apart (diche, asunder, apart, stasis, a standing; the root di - indicating division, is found in many words in various languages)."

Jesus prayed, "Neither for these only do I pray, but for them also that believe on me through their word; that they may all be one; even as thou, Father, art in me, and I in thee, that they also may be in us: that the world may believe that thou didst send me." (John 17:20) Paul plead for unity among the believers, "Now I beseech you, brethren, through the name of our Lord Jesus Christ, that ye all speak the same thing, and that there be no divisions among you; but that ye be perfected together in the same mind and in the same judgment" (I Cor 1:10). The Holy Spirit, through Paul revealed a plan for unity that brethren not be divided, "giving diligence to keep the unity of the Spirit in the bond of peace. There is one body, and one Spirit, even as also ye were called in one hope of your calling; one Lord, one faith, one baptism, one God and Father of all, who is over all, and through all, and in all." (Eph 4:3-6). Division does not happen as a result of being led by the Spirit, it is a work of the flesh. "These are they who make separations, sensual, having not the Spirit." (Jude 19). Paul said, "Now I beseech you, brethren, mark them that are causing the divisions and occasions of stumbling, contrary to the doctrine which ye learned: and turn away from them." (Rom. 16:17).


Other translations translate the word by heresies, party spirit, party quarrels, and factions. W. E. Vine says it "denotes a choosing, choice; then, that which is chosen,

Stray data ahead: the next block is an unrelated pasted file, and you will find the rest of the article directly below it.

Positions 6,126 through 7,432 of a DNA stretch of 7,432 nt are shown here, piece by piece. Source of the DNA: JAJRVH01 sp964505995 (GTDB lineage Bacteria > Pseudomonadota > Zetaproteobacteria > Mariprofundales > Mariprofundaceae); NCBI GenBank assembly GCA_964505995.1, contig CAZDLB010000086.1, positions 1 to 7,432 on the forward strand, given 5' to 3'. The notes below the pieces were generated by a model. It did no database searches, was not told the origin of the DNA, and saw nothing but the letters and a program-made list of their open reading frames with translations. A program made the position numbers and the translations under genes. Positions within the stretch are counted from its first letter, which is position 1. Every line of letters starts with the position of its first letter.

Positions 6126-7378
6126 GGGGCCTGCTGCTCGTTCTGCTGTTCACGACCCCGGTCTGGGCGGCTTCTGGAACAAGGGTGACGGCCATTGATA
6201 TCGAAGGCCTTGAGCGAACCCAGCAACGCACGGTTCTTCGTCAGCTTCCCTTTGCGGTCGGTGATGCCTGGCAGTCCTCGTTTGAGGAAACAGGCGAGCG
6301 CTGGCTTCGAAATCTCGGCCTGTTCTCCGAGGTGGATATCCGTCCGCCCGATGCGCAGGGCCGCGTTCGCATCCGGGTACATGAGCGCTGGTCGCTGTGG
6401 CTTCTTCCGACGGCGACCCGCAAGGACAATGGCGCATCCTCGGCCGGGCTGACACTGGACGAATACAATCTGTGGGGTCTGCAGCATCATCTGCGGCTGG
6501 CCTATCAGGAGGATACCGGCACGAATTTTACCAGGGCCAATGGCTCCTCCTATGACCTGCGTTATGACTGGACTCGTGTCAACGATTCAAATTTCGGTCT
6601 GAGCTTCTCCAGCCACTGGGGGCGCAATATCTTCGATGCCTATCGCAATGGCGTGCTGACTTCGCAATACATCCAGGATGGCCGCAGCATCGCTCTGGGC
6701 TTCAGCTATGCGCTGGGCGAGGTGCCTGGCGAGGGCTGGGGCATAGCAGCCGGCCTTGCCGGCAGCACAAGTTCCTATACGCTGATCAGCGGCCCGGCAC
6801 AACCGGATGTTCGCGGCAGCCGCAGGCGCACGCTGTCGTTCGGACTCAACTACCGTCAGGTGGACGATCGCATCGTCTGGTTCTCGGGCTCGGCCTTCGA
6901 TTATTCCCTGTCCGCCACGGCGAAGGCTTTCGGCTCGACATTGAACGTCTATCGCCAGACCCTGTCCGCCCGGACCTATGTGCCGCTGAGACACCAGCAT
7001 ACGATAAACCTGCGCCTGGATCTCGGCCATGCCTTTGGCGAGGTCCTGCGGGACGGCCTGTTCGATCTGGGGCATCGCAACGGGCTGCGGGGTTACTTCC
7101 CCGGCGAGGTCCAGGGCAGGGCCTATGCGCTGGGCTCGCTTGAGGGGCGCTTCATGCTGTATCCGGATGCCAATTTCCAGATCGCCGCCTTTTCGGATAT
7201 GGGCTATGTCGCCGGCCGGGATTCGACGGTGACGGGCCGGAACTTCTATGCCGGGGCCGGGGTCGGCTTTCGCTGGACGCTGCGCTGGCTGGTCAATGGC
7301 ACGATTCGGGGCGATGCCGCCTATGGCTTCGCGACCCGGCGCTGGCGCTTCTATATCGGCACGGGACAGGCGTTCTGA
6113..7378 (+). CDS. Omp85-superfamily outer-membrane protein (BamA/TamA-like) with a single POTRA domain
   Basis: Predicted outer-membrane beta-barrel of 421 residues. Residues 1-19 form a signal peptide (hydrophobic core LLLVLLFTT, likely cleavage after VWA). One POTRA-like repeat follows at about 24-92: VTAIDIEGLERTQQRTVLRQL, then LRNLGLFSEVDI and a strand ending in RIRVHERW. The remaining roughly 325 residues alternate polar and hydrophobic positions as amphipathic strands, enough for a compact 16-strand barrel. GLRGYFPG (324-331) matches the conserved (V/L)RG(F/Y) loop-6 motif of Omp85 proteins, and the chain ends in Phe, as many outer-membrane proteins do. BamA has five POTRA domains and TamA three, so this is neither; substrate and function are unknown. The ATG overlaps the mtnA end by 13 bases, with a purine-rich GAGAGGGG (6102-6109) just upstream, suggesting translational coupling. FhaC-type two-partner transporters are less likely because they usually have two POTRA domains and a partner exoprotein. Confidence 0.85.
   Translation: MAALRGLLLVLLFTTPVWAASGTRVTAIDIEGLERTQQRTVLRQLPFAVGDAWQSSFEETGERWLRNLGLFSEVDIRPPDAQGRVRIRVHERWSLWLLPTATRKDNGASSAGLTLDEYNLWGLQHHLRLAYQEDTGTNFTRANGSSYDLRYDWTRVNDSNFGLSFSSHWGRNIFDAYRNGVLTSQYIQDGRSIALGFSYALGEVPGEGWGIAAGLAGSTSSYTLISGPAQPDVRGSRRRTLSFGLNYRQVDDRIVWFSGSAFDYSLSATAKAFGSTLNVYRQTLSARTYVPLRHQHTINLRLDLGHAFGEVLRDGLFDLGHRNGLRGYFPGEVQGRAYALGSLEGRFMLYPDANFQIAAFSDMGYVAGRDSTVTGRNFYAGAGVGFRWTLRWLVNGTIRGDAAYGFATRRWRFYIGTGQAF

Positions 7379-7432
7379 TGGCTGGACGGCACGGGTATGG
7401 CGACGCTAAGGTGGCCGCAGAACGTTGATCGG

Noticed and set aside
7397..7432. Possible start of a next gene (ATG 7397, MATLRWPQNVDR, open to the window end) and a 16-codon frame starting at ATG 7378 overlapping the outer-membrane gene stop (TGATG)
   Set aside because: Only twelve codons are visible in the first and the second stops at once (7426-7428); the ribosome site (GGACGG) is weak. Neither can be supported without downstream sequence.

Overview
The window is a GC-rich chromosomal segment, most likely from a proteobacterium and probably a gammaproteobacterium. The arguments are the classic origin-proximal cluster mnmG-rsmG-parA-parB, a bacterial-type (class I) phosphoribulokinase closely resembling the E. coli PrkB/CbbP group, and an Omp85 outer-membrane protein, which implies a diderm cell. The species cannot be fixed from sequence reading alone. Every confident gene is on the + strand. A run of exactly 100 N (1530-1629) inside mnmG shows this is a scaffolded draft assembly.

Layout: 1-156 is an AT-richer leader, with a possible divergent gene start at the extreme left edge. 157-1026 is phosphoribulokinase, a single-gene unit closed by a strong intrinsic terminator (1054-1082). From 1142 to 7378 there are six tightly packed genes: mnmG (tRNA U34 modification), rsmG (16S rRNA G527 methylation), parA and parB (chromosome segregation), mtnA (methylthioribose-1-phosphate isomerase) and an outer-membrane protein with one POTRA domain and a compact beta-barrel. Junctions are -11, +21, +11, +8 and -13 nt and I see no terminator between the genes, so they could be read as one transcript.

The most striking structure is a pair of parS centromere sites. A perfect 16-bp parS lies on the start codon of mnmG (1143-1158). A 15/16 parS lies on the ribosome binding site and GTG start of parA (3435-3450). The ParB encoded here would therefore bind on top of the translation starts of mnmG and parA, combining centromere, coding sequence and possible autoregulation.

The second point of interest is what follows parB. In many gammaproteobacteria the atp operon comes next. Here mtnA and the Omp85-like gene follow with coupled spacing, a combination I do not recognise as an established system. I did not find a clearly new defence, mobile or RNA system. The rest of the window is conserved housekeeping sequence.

and hence, an opinion, especially a self-willed opinion, which is substituted for submission to the power of truth, and leads to division and the formation of sects,
Gal.5:20." Throughout the book of Acts (Acts 5:17; 15:5; 24:5,14; 26:5; 28:22) the word is translated "sect". The sectarian or denominational view of the church that Jesus bought with His blood is not the Bible view. Every figure used to reveal some aspect of the church indicates a unity or oneness. The church is viewed as a "fold" and Jesus said there is one fold. It is viewed as a kingdom in which all who are born again serve the king, Jesus. It is viewed as a family, the family of God. It is viewed as a body, one body, with each individual being a member. It is pictured as a vineyard with members as workers in that vineyard. Every figure destroys the contention that the church is to be divided into a multitude of sects each holding a peculiar doctrine and wearing a different name. The sectarian view is a work of the flesh and not the Spirit.